Second, remember that only about 37 percent of the U.S. population is currently fully vaccinated. Many of the statistics reported in the media are either the total number of doses given or the number of eligible adults that have received at least one dose of a vaccine. Those numbers often lead to the misconception that we are rapidly nearing herd immunity, when in reality there are no states in which even 50 percent of the population is vaccinated yet, and some states like Mississippi have rates as low as 26 percent. This means that for every person who walks in the door of your church, it is statistically more likely that they are unvaccinated rather than vaccinated. Additionally, keep in mind that vaccinations only recently became available for kids ages 12-15, so no one in that age group has reached fully vaccinated status yet; kids 11 and under do not have an approved vaccine available to them at all. With even the new CDC guidance stating that unvaccinated people must still continue masking, that means a lot of people in your congregation still need to be masked in order to prevent COVID-19 transmission.
Most importantly, consider the growing research suggesting that COVID-19 vaccines are not as effective for some immunocompromised people. This population represents some of those already most vulnerable to COVID-19; their safety now depends on our nation either reaching herd immunity or continuing the use of masking and other COVID-19 precautions.
In the parable of the lost sheep (Matthew 18), Jesus illustrates the importance of decentering the majority to focus wholly on the one with greater needs. I imagine that for the other 99 sheep, it might feel unfair to have their own preferences and desires put on hold, while the shepherd chases after the one who is missing. I know that for many people in churches, it feels like they have already spent an entire year making sacrifices for the sake of the vulnerable, and they feel they deserve to have their preferences matter again.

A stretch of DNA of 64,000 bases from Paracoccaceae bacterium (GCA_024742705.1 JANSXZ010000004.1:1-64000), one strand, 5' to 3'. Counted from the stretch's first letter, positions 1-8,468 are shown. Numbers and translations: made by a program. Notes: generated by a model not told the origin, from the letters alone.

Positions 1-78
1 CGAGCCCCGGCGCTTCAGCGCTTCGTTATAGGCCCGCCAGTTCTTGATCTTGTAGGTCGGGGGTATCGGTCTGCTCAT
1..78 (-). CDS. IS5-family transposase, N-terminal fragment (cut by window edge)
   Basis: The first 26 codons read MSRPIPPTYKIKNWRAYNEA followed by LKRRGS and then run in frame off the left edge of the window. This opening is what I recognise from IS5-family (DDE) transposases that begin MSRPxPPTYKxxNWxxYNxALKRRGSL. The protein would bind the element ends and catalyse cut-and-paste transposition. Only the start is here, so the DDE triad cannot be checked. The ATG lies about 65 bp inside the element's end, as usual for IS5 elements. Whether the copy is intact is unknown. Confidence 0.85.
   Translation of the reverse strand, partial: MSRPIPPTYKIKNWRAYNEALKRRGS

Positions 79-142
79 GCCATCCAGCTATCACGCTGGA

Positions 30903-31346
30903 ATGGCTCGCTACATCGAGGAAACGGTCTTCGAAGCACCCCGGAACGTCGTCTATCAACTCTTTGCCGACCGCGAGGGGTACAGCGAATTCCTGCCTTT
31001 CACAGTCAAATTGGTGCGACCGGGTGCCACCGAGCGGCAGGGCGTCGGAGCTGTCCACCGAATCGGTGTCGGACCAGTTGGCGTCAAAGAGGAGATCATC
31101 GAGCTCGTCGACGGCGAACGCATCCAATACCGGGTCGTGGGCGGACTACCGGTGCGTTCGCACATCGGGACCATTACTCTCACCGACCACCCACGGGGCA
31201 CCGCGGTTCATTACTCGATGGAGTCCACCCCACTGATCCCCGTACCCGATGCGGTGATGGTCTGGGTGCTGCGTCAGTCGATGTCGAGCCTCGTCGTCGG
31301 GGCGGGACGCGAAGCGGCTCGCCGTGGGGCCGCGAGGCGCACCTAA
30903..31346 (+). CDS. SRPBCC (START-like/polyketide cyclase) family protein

I think it’s no coincidence then that only six verses after the parable of the lost sheep, we find Peter asking Jesus how many times we should forgive someone. “Should I forgive as many as seven times?” Peter asks (Matthew 18:21, CEB). Jesus replies, “Not just seven times, but rather as many as seventy-seven times.” I imagine Jesus would respond similarly to those who ask, “But we’ve been doing this for over a year already, isn’t that long enough?” I think Jesus would say, “Not just one year, but rather as many as seventy-seven years.” However long it takes for an unmasked church to be safe for even our most vulnerable members, that’s how long we should be willing to mask for them.
As you figure out how your church will respond to the new CDC guidelines, the decisions you make now will determine whether there is a place in your pews for families like mine, or whether we will be further excluded and forgotten.